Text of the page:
It started w/ speeches (best quote of the day, from a dour club official in a dark gray suit, "I will read this all in both Czech and Slovak so everybody will understand.") and prayers and a presentation of the Czech, Slovak, and American Flags. The said club official continued w/ a very moving eulogy for those lost, making special mention of the many Czech/Slovaks that died in concentration camps. There were tears from the older in attendance, and many clasped hands and bitten lips from some of the same and their families, seated at long tables in their Sunday best, when the soldiers now in Iraq were honored. Our wars on the backs of generations of immigrants.

But the band, after Taps, lighted it up. The Pilsner Brass Band, average age seemed to be about 65. Most older, few younger. The tunes were unfamiliar, (though I think I noticed the a varient of the Beer Barrel Polka) but the sound was great. Lineup, from memory: Tuba, trap kit, two or three baritones, two tenor sax, one alto, three trumpets, two doubling on flugelhorn, a flautist/piccoloist, and two clarinets, one a very small version I had never before seen.

They were a bit warbly, but endearingly bouncy. Not often that I hear brass band music, and it seemed so right amid hissing sausages and beer-mug clinking. A gray haired, barely moving guy in a Yankees cap and Birkenstocks that half seemed like he just stepped up from the audience (though later I could see he was with the band) sang in Czech and/or Slovak (I assume) with a tight lipped, chesty baritone, often joined by the crowd in unison, at which point he would become suddenly animated, waving his arms to the beat. It was really great. The power of nationalistic music, a music of community, of memory, of family. I don't think we have that reference anymore. Shame. It was a treat to watch and hear it, and somehow steal a bit of the feeling.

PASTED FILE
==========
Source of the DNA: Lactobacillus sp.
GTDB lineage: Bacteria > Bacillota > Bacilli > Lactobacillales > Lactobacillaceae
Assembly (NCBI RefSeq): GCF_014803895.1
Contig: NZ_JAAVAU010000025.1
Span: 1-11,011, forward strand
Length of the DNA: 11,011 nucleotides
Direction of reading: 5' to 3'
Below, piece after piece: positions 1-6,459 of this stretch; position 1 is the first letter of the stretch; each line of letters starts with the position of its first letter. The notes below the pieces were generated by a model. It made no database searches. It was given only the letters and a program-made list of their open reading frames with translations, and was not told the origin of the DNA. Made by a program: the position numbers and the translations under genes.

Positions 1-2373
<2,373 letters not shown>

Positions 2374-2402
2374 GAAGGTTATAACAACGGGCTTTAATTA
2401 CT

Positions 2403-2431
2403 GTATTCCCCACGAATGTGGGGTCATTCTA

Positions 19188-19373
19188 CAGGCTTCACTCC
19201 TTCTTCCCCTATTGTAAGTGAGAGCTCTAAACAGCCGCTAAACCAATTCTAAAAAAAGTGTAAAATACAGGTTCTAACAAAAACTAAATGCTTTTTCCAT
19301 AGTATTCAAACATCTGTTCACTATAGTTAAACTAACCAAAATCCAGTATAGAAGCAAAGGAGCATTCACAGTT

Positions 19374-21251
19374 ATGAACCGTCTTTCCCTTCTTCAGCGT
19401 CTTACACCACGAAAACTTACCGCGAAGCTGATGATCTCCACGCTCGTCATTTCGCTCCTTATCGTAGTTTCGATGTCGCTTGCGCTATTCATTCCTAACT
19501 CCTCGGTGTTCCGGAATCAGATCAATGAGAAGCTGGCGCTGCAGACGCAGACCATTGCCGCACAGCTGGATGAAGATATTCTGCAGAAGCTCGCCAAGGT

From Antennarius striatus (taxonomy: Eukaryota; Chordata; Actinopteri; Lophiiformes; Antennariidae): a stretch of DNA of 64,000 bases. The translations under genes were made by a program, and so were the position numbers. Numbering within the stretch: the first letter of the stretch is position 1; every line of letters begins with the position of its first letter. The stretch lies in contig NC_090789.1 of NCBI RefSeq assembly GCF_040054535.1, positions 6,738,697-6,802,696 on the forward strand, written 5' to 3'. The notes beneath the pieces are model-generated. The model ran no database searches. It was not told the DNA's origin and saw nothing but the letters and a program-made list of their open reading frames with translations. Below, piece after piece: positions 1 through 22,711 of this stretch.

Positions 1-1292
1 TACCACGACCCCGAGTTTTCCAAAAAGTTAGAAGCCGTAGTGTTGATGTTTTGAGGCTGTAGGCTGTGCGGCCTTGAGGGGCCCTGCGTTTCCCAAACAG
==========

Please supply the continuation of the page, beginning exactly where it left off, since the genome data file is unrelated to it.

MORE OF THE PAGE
Next was a traditional dance troupe, Limora by name. Youngish, oddly tough looking guys in flowery outfits and triangular caps and prim 20-ish women in intricate dresses and head scarves. The men leapt and whooped and slapped their heels high in the air (little cymbals attached to their boots like spurs), while the women demurely twirled and lightly kicked with their hands clasped behind their backs, suddenly to be flung into the air by their partners. They had their own little combo, two fiddles, accordion, double bass, and a large hammer dulcimer I learned was called a Cimbalom. The dulcimer was under-amplified, but Mac and I sneaked right up behind him. A deep. lovely ringing sound. This lasted 'til evening, off and on, broken by the gymnastics exhibition performed to recorded classical music. The dancers gave up and started drinking, but the combo continued into the evening, this time with spirited two-part singing. All the while, kids of all sizes running willy-nilly all over the stage and dance floor (and the Czech/Slovak kids nipping at beer in little cups poured by their grandparents). We left beer-soggy and with extra-tired kids as the new Astoria slacker crowd started to file in for their regular Saturday night.

A great day of music, family, and friends. The kind of musical experience I rarely get, but want more of.